Amand, the lower the frequency, generally, the larger the area recommended. This is due to the added mass/stiffness of panels required to do lower frequencies resulting in lower efficiency and flex.

Bryan

I am serious... and don't call me Shirley.

Bryan Pape
GIK Acoustics
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Old 07-11-10, 09:38 AM

Join Date: Jul 2010
Location: Kongsberg, Norway
Posts: 14
Re: Do panel absorbers work

Ok. I think I will go ahead and do this then. I will post my results here.
If I tune the traps to 42Hz will they also damp 84Hz?
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Old 07-11-10, 03:04 PM Thread Starter
Shackster

Join Date: Jun 2010
Location: Munich
Posts: 70
Re: Do panel absorbers work

Quote:
bpape wrote: View Post
Looks to me like it's tuned to 70Hz. The thumping you mentioned isn't going to measure the same as wavefronts hitting it since you're only 'thumping' at one spot on the absorber while air pressure hits the entire panel.
Rubbish! The panel will swing at its resonant frequency if it is displaced. Thumping it assures that it it excited by a short impulse. Everyone who has studied control systems will know that the impulse response determines the how a system resonates.
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Old 07-11-10, 03:06 PM Thread Starter
Shackster

Join Date: Jun 2010
Location: Munich
Posts: 70
Re: Do panel absorbers work

Quote:
Armand wrote: View Post
2. Will the center frequency be 42 Hz, or can I end up with 58?? Seems MarkusBonk have a problem with this..
I will only be to happy for you to confirm that the calculators available on the web are rubbish.
MarkusBonk is offline
Old 07-12-10, 03:32 AM
Shackster
Chris

Join Date: Jun 2010
Location: Wil, Switzerland
Posts: 13
Re: Do panel absorbers work

bpape wrote:
"Looks to me like it's tuned to 70Hz. The thumping you mentioned isn't going to measure the same as wavefronts hitting it since you're only 'thumping' at one spot on the absorber while air pressure hits the entire panel."

Quote:
MarkusBonk wrote: View Post
Rubbish! The panel will swing at its resonant frequency if it is displaced. Thumping it assures that it it excited by a short impulse. Everyone who has studied control systems will know that the impulse response determines the how a system resonates.
I think it depends on where you thump it. If you equate it to a string, plucking in the middle will maximize the fundamental, picking it towards the ends will emphasize the partials, but you will still get the fundamental it's just more difficult to get maximum amplitude. In general I must agree with Markus and I presume that he will be thumping it in the middle.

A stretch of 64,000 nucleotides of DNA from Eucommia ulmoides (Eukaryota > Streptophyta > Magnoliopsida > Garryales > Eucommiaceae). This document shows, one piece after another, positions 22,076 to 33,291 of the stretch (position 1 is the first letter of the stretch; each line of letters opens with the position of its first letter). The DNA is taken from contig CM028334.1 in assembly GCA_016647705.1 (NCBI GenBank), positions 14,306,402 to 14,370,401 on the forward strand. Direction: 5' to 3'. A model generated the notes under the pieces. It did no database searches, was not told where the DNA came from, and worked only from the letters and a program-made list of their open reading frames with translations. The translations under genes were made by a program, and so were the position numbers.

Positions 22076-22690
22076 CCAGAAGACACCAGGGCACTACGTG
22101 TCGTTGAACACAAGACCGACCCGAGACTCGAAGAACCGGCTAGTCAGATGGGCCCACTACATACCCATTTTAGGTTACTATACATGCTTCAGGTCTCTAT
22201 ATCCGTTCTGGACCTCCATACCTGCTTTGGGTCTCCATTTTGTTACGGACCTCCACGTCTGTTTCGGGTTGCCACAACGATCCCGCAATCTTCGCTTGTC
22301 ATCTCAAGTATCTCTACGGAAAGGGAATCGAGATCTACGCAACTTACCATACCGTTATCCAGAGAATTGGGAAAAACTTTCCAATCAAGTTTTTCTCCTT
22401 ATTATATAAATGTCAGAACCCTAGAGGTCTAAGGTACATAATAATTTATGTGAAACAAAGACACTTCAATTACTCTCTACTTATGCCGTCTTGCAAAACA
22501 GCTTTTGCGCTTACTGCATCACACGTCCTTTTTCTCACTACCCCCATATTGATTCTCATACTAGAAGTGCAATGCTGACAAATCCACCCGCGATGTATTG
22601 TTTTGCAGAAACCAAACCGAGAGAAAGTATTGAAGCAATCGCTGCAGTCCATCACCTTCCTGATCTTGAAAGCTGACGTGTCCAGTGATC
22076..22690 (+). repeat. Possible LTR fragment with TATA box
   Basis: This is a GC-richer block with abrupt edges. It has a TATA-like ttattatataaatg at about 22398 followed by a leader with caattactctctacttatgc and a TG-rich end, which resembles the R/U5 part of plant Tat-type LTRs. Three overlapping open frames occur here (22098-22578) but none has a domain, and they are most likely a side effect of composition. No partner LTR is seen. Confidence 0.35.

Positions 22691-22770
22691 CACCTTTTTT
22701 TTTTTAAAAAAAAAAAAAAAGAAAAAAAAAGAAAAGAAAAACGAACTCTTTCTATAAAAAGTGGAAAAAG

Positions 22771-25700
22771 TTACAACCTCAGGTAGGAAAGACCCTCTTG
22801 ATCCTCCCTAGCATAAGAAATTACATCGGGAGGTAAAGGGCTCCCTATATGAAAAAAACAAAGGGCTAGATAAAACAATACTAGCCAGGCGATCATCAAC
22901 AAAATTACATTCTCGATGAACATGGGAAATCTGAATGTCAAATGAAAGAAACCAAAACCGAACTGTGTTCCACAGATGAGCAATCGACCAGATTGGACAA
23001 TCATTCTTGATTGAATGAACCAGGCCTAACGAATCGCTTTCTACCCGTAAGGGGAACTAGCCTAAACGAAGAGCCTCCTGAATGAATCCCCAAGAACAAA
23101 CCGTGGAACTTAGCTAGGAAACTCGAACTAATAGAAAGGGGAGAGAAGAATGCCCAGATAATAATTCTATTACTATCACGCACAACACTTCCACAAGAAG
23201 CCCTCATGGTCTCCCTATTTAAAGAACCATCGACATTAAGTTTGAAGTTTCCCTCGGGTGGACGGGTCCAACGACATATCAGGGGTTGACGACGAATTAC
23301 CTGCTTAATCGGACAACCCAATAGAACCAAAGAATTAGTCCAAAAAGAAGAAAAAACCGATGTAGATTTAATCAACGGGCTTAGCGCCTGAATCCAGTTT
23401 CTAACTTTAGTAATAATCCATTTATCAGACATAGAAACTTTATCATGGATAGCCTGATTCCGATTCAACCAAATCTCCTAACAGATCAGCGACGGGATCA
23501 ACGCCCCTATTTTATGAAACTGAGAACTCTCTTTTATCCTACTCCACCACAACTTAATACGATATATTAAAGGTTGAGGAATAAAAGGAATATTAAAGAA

Armand wrote:
"2. Will the center frequency be 42 Hz, or can I end up with 58?? Seems MarkusBonk have a problem with this..

I will only be to happy for you to confirm that the calculators available on the web are rubbish. "

Armand, I suspect the same. bpape mentions that the calculator works best with a size of 2 feet x 4 feet. I don't know if this is learnt through experience or if there is scientific foundation for this. But I suspect that this would be only for a small range of wood thickness. Again if we consider a string, the thicker it becomes the less flexible the edges are. It means that the length is effectively shorter than actual length. bpape might correctly comment that this is a string and not a board, but I do not see the board as anything other than many parallel strings joined together. The calculator only deals with an area of mass and volume of air behind it. There is no consideration for the actual surface area, or edge stiffness.

Markus mentions that the calculator may only be applicable if the resonator is acting as a piston, i.e. the edges are not restricted from moving (and so in effect is working like a speaker in reverse). If the absorber panel is fixed at the edges then it would appear to make sense to make it as large as you can to reduce the effect of the edge stiffness. Alternatively if you are making a small resonator then consider using a steel plate which has a more flexible edge.

It doesn't answer your question about the calculator accuracy though. But if the above theories are correct then the larger the panel the more accurate it should become.

If you get around to making one we would be really interested to see your measurements. So far I haven't see any positive proof that these things actually work. Please note the experience of Markus where simply placing a board in the corner reduced a null. i.e. it looks like the change in room shape caused the change and not the absorber.

Chris